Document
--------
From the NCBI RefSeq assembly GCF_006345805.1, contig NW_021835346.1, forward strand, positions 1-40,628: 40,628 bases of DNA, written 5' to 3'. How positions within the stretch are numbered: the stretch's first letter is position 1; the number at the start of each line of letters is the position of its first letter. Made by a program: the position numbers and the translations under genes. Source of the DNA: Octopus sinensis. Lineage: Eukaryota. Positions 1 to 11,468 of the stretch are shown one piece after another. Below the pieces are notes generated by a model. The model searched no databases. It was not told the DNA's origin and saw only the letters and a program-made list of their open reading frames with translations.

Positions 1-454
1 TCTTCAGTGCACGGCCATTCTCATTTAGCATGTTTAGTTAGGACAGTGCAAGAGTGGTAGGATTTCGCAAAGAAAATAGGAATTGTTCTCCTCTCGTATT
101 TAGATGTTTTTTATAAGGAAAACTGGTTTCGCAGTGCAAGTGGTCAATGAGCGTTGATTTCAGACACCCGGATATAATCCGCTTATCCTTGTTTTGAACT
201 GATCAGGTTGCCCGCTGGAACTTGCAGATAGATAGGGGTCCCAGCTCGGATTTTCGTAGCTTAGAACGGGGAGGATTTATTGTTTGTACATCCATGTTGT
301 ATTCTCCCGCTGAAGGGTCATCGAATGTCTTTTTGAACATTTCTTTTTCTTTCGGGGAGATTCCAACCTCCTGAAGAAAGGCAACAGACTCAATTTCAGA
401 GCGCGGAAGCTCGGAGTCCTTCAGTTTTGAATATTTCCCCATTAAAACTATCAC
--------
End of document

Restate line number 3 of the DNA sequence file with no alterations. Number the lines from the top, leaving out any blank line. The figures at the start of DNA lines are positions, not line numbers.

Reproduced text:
1 TCTTCAGTGCACGGCCATTCTCATTTAGCATGTTTAGTTAGGACAGTGCAAGAGTGGTAGGATTTCGCAAAGAAAATAGGAATTGTTCTCCTCTCGTATT